The Greek Crisis: September 2015

4 MINS READSep 2, 2015 | 21:29 GMT
The Greek Crisis: September 2015 (DISPLAY)

Editor's Note: Greece is a country in crisis. Facing financial, political and social uncertainty, Greece's ruling Syriza party has cut a deal with the European Union which should keep the Greek economy afloat at least for the time being. But European institutions and prominent member countries such as Germany are near the end of their patience, and it is far from certain that the conditions of the deal will be followed through by the Greek side. The situation is precarious, and it is highly possible that the agreement will collapse. Stratfor is logging the latest developments in this crisis update.

Greek Elections Worry Lenders: Sept. 2 

The Greek electoral campaign began only a few days ago, but Greek political parties are already signaling that the next government in Athens will try to modify the terms of the recently reached bailout agreement. In the meantime, opinion polls consistently suggest that former Prime Minister Alexis Tsipras will have to form an alliance with one or more parties if he wants to be reelected on Sept. 20. Greece's creditors have so far remained quiet because they do not want to be accused of interfering with the electoral campaign, but they are starting to make preparations for the likely case that coalition talks drag for weeks.

When Tsipras announced his resignation, Eurogroup officials were confident that Athens would honor its bailout promises, for the simple reason that most political parties in Greece support the agreement. While this is true, creditors were probably not counting on the fact that the campaign would force parties to try to differentiate from one other by making their own proposals on the bailout.

In recent days, Tsipras' Syriza party said it would sell only half of the state assets earmarked for privatization according to the bailout agreement, and the conservative New Democracy party said it would not support a controversial tax on Greek farmers. On Sept. 2, Syriza said it would also abolish a tax on private education, which the party approved only a few weeks ago. While it is common for political parties around the world to break some of their campaign promises after being elected, the main contenders in the Greek election are making it abundantly clear that they do not plan to adhere to every single clause of the current deal.

In addition, opinion polls show that Syriza is losing support. Though Tsipras is still the most popular politician in Greece, the gap between him and the New Democracy candidate is shrinking. The Greek constitution awards bonus seats to the party that wins the election, which means that even a slim victory would put Tsipras in an advantageous position to form a government. But he will still need allies, won through what would probably be long and complex coalition talks. Syriza is focused on attacking New Democracy, a possible admonition that it will have to negotiate with smaller forces such as centrist To Potami and center-left Panhellenic Socialist Movement. Further clouding the issue, opinion polls show that a significant number of Greek voters are undecided, which increases the uncertainty about the vote's final result.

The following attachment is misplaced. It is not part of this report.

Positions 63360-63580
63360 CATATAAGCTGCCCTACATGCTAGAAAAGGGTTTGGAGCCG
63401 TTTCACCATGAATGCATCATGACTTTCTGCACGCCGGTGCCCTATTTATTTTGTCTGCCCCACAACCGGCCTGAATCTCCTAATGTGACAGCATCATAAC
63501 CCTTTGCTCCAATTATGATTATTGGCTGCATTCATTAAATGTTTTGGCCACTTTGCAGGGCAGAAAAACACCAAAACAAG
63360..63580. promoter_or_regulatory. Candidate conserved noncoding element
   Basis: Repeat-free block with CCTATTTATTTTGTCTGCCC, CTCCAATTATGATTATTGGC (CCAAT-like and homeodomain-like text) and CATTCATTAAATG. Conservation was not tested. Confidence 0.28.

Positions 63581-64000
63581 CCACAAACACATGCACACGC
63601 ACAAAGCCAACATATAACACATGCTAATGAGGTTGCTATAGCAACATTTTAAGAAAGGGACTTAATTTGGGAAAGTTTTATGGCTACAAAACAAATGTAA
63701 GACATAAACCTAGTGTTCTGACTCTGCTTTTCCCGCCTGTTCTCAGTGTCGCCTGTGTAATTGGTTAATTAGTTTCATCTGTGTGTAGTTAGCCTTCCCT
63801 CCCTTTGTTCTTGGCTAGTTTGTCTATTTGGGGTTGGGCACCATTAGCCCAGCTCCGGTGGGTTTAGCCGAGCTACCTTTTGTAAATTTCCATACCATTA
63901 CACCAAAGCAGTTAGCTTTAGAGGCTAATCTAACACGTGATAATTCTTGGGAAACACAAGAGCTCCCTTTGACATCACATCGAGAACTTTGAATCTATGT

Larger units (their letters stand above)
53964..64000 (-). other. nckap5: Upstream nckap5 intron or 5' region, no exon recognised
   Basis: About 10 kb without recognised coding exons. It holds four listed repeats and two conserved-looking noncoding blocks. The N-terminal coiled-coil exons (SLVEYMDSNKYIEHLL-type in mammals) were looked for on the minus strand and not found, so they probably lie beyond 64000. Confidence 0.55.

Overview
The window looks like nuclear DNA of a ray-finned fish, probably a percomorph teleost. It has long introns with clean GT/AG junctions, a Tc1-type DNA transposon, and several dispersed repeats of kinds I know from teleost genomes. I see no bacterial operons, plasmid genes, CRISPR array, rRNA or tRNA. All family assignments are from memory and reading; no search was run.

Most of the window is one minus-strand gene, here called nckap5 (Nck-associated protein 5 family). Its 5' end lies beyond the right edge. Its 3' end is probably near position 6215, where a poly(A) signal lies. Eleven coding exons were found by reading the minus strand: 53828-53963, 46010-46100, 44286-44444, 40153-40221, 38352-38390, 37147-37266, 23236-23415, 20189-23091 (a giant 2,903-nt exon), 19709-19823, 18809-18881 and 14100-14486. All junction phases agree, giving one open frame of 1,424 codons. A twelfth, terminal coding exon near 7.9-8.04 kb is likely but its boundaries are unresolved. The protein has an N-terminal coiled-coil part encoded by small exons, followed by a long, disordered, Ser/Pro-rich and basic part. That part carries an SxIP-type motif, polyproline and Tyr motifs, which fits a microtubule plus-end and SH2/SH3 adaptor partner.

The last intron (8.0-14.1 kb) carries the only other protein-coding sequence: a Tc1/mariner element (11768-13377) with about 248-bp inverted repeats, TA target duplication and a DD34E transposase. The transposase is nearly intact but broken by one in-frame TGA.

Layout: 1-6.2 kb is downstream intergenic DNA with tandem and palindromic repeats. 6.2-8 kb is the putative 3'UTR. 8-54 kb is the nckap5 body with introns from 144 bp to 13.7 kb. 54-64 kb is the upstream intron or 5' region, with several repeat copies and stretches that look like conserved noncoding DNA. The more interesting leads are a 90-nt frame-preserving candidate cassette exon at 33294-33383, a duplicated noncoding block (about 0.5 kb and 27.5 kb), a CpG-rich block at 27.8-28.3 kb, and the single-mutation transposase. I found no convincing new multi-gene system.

This combination — parties that propose to change the terms of the bailout and the prospect of long coalition talks — is making the creditors nervous. The Eurogroup will meet on Sept. 12 to debate the next steps in the Greek bailout. The creditors are supposed to assess the evolution of the Greek program in October, but, with an electoral campaign in September and coalition talks in early October, Athens is unlikely to introduce any meaningful economic reforms before the review. As a result, the lenders could decide to split the next tranche of the bailout (3 billion euros, or roughly $3.3 billion) into smaller tranches linked to more modest reforms.

This should not necessarily be a terrible problem for Greece: After making huge debt repayments to the European Central Bank in July and August, Athens has a relatively light debt repayment schedule between September and November. From a purely financial point of view, Athens can afford a delay in the disbursement of the next tranche of its bailout. The problem is mostly political, though the bailout agreement is fragile and its success far from certain.

Northern European countries have so far remained quiet on the matter, but conservative forces in Germany, the Netherlands, Finland and others will not tolerate indefinite delays in the implementation of economic reforms in Greece. This will create new conflict before the end of the year, as northern European leaders face off against Greek politicians trying to slow the pace of reform.

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